There are several reasons why you may not wish to make the upgrade to OS X Lion: If you still rely on Rosetta to launch applications with PowerPC code, if you have an earlier Intel Core Duo Mac which cannot run Lion or if you simply do not wish to spend the money and time to upgrade.
However, this does not necessarily mean that you must do without all of OS X Lion’s best features, as much of the functionality of Apple’s latest big cat can be added to Snow Leopard with the tweaking of options, third-party applications and hacks.
OS X has always had good networking abilities but AirDrop certainly made sharing files over two Mac’s a lot more intuitive and streamlined. However, many Mac users have found upon installing Lion that they are not compatible with AirDrop. For these users and for Snow Leopard users too, the popular and free DropCopy application for Mac and IOS makes sharing files a breeze.
OS X Lion comes with an updated selection of wallpapers. If you would like to make use of these wallpapers on a Mac not running Lion, just head to this Deviant Art page.
Swipe Between Spaces
When dual-booting OS X Lion and Snow Leopard, I found that the one feature I missed in Snow Leopard the most was the ability to swipe left or right to move between Spaces. Luckily, providing your trackpad supports the multitouch gestures needed, this can be achieved in Snow Leopard with the free application, Better Touch Tool.
First set up Spaces so that it has four columns, as shown in the above screenshot. Select the drop down menu to ensure that “To Switch Between Spaces” does not correspond to a keyboard shortcut for the time being.
Install Better Touch Tool and it should appear in your Menu Bar. Navigate to Better Touch Tool’s preferences and select the “Trackpad/Magic Trackpad” pane, ensuring that “Global” is also selected on the left, as we want to make this new gesture system-wide.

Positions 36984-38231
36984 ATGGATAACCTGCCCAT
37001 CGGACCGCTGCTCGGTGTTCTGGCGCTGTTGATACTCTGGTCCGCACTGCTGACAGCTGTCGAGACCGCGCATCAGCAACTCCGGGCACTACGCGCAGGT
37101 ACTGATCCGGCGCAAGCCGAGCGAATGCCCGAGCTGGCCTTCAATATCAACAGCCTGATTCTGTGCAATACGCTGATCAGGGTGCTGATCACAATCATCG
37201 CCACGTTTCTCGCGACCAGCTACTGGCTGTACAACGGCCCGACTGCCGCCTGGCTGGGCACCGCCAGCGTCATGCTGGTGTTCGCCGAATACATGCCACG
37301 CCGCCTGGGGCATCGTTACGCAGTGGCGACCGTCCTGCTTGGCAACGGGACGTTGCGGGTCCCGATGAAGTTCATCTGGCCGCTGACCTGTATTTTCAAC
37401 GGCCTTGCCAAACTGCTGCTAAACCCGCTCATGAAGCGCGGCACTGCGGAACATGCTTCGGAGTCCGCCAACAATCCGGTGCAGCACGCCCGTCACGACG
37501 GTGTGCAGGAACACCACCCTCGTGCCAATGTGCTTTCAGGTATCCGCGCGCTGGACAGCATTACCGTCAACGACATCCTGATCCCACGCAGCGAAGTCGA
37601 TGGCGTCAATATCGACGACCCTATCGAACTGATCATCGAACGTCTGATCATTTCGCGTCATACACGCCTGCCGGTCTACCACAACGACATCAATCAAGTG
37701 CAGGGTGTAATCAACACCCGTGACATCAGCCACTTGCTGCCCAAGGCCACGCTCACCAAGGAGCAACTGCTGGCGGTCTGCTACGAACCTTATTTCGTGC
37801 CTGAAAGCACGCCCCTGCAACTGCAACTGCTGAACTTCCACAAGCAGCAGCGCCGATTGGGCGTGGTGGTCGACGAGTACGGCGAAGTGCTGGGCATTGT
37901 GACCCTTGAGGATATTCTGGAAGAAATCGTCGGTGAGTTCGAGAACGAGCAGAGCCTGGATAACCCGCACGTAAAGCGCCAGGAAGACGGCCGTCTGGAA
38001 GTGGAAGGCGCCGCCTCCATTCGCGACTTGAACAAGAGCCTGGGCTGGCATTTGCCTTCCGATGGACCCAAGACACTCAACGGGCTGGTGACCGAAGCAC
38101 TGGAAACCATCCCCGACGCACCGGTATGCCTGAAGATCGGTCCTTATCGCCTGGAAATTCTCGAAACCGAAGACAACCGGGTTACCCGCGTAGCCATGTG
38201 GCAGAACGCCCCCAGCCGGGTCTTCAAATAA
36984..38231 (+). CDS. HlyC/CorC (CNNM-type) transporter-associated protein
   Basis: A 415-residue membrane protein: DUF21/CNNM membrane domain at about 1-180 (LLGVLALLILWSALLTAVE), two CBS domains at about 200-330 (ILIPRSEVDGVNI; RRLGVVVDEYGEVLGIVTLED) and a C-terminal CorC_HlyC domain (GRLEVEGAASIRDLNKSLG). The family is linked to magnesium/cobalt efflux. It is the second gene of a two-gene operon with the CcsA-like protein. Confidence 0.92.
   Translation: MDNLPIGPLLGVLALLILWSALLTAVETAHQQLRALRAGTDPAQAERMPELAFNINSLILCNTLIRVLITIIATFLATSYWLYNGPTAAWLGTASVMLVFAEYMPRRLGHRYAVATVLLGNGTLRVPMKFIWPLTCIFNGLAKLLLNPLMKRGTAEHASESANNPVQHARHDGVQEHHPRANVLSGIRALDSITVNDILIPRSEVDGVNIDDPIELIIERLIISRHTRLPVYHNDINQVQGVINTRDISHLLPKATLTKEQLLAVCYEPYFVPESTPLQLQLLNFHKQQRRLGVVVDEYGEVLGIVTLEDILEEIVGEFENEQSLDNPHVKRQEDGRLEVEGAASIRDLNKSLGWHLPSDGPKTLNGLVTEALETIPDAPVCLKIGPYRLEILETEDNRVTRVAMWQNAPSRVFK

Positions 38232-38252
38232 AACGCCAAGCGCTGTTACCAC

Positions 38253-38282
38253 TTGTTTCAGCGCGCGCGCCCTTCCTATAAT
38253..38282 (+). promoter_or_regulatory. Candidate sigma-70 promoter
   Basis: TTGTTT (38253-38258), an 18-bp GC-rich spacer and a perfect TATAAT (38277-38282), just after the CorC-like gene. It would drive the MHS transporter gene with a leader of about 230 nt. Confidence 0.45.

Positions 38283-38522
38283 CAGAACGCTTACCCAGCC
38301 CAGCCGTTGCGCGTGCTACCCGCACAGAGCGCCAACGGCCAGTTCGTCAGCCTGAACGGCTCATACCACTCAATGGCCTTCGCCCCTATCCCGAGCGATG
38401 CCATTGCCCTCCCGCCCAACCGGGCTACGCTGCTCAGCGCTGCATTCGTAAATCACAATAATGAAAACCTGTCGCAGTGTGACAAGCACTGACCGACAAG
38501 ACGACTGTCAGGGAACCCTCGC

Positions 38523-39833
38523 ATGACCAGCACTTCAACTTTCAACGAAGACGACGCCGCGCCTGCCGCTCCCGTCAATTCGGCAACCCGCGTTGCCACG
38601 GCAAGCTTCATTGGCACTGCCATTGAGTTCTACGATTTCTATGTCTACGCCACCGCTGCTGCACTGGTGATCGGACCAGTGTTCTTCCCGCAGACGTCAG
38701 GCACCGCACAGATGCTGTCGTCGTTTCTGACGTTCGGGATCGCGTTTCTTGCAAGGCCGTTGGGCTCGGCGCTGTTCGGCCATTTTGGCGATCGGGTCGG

Now, select “Add New Gesture” and “Four Finger Swipe Left” then in the “Custom Keyboard Shortcut” enter control and right at the same time so it looks like the above screenshot, repeating the process for the left swipe gesture.
Next bring up OS X’s System Preferences and access the Trackpad preferences and change the option for “Three Fingers” to dragging.
Navigate to the Spaces preference pane in System Preferences and click on “To switch between spaces” – select the control key option so that it looks like the screenshot below. Finally, you may need to head to your trackpad options and untick the box “Swipe Left/Right to switch applications”.
Now you should be able to move between Spaces just by swiping left or right with four fingers!
In OS X Lion, Apple brought in reverse scrolling to make touchpad input more iOS-like. If you’d like to try out reverse scrolling on a Mac running Snow Leopard, there’s a few choices but for this guide, I’ll stick with Better Touch Tool.
Launch Better Touch Tool’s preferences once again and click on the “Basic Settings” pane. Head over to the top right of the screen to click on the box next to “Inverse Scrolling (Lion Like)” to complete the change. If you later decide that reverse/inverse scrolling is not to your taste, just head back to Better Touch Tool’s preferences and untick the box to return to default.
Remove Application Indicators From Dock
OS X Lion allows the user to remove the Dock indicators which show whether an application is running. This is meant to encourage a more “worry free” approach so that the user just uses each application as needed without worrying about whether it is running or not.
While Snow Leopard doesn’t have a simple option to remove the indicators, it can be achieved with a little light hacking:
Navigate to “/System/Library/Core Services/” in Finder and find the icon named “Dock”.
Right click on “Dock” and select “Show Package Contents” then double click to open “Contents” and “Resources”.
Make a search in Resources via Finder for files which contain “indicator” in their filename (as shown above) and copy them somewhere safe. With your backup copy in place, now move all the original “indicator” files to the Trash.
Launch Terminal and copy/paste the following command to restart the Dock and see your changes take effect:
To return your Dock back to normal, simply replace the filenames which contain “indicator” and repeat the killall command in the Terminal.
One of the more debated additions to OS X Lion is Launchpad, which brings iOS-style launching of applications – some love it, some hate it. If you’d like to get an idea of your feelings on the matter while staying in Snow Leopard, Araelium Group’s QuickPick application brings much of the functionality and look of Launchpad to OS X Snow Leopard.
iChat now enables all your contacts lists to be merged into one window, whatever account they’re on, helping to cut down on much needed screen space. There’s no hack or workaround that I’m aware of to pull this off on Snow Leopard with iChat, but Adium can. Adium is much more flexible than iChat for messaging but be aware that it does not allow video or voice calls – just text.
While the above tips and tricks can’t quite offer all the benefits of OS X Lion, they should at least serve to give your Mac some interesting new features to make use of and perhaps help you decide whether to stick with Snow Leopard a little while longer.